At a city council committee meeting this morning, several council members expressed support for an ordinance protecting city employees on the basis of sexual orientation and gender identity or expression. But it quickly became clear that a couple of more conservative council members were opposed to offering LGBT protections. Awaiting the opinion of Mayor A C Wharton's office, the council voted to move the ordinance downstairs for further discussion at the August 10th council meeting.
The ordinance's sponsor Janis Fullilove pleaded a passionate case for equal treatment of LGBT city workers, as well as employees working for companies contracting with the city. Fullilove called the need for equality at City Hall a "human issue," and praised FedEx for taking the lead by adopting a similar policy protecting their workers. She also addressed the concerns of some conservative Christians that a non-discrimination ordinance would allow transgender people to use restrooms for the opposite sex.
"I know there are a lot of people with concerns about people going to the restroom. But how many times do you go into a restroom and look into the stall and ask, what are you? A man or a woman?" Fullilove said.
She continued: "If you had a daughter or son who was gay, would you not want them to be able to work and support themselves?"
Council member Shea Flinn and Edmund Ford Jr. also expressed support. Ford also asked to amend the non-discrimination ordinance to include age, national origin, and disability. Flinn suggested that the council hold the ordinance until August 3rd to determine the opinion of Mayor Wharton's administration.
Supporters of the ordinance literally sat across the room from opponents of LGBT protections (many of them wearing "one man, one woman" stickers as if the discussion were about gay marriage). Tennessee Equality Project's Jonathan Cole, whose equality organization helped draft the ordinance, spoke on behalf of the ordinance's supporters.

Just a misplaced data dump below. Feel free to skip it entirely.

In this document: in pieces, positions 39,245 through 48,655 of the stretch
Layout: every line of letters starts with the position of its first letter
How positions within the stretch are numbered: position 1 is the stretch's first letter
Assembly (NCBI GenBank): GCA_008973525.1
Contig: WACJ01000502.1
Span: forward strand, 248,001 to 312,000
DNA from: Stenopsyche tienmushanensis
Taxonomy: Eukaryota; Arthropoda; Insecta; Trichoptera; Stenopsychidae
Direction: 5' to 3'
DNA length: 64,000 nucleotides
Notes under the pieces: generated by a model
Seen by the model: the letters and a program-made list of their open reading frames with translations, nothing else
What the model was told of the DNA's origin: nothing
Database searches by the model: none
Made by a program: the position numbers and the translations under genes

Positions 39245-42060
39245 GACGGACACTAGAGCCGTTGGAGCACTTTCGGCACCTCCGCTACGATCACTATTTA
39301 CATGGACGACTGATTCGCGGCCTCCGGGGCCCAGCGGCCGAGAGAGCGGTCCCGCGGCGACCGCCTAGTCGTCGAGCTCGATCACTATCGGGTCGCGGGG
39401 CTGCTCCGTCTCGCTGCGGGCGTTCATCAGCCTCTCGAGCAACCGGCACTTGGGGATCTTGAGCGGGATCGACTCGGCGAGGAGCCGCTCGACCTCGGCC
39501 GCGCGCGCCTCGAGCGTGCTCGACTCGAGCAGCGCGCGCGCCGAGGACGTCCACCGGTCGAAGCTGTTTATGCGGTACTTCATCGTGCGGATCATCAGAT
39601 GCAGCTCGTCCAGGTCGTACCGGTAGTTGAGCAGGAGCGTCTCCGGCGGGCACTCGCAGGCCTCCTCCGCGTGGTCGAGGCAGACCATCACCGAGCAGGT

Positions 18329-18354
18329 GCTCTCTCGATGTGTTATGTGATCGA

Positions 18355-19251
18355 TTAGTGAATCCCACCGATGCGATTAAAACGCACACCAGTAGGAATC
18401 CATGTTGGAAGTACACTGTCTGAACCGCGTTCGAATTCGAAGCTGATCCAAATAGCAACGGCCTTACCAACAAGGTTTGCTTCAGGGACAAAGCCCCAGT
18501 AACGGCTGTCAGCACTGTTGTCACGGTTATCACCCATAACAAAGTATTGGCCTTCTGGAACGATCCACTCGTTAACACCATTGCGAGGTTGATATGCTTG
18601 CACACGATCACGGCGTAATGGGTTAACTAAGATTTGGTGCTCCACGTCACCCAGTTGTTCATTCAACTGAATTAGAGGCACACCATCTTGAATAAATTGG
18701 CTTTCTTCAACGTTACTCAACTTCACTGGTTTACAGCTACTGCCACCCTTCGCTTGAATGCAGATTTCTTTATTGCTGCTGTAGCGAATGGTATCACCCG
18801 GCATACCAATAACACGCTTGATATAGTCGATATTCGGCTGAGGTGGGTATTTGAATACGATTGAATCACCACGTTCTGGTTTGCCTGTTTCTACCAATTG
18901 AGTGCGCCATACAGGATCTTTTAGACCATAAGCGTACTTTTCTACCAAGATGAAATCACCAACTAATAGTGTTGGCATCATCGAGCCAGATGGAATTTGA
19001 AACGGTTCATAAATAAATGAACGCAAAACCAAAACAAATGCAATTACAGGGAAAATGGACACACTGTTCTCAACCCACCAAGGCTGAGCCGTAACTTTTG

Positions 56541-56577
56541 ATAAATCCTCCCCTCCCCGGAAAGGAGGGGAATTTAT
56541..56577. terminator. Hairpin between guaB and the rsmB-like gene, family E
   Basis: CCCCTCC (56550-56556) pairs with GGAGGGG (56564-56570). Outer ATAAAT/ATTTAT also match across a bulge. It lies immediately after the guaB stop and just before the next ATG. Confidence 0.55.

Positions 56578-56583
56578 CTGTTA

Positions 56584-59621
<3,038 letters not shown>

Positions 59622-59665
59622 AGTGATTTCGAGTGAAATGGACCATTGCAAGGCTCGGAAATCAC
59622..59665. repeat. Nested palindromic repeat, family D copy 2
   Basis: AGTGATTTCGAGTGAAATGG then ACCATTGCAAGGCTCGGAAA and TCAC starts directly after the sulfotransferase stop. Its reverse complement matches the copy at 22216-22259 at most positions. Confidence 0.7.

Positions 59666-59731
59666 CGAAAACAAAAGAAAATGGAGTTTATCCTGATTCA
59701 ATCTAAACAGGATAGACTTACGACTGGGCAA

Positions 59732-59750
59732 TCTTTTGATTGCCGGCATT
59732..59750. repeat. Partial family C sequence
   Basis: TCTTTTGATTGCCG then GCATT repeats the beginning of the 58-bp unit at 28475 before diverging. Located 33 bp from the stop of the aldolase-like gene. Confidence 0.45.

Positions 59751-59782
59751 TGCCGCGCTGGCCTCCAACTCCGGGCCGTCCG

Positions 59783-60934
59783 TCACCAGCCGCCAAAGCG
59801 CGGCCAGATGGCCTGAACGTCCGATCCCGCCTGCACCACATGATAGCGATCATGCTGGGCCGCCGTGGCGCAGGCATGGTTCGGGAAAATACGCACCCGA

"Right now, it's totally legal for the city or someone who contracts with the city to fire someone for being gay, lesbian, bisexual, or transgender," Cole said. Cole cited a few stories he'd heard about city employees being denied promotions and even fired after their employer learned their sexual orientation.
Following Cole, Steve Gaines, pastor of Bellevue Baptist Church, spoke in opposition, but it seemed as though he didn't fully understand the scope of the ordinance. Gaines talked as though he believed the ordinance would affect private businesses, but it actually only affects city workers and companies who contract with the city.
"What if a Christian childcare facility is forced to hire a man dressed like a woman?" Gaines asked.
Speaking on the city contract issue, Gaines said, "I'm concerned that a Christian business owner can't do business with Memphis, Tennessee because he can't violate his own conscience."
While Gaines spoke, council person Barbara Swearengen Ware nodded her head in agreement.
"Is there a box on the application that requires people to check gay, lesbian, bisexual, or transgender? Then how do I know you are unless you're trying to flaunt it in my face?" Ware asked. She contended that the city didn't need this ordinance because it's already an equal opportunity employer. Council person Bill Boyd also expressed opposition to the ordinance.
Council person Jim Strickland asked Gaines if he'd support an ordinance that only protected city workers on the basis of sexual orientation, removing gender identity and expression. Gaines said he'd have to think on it, but that it would be "more palatable."
The ordinance is scheduled for discussion at the full council on August 10th.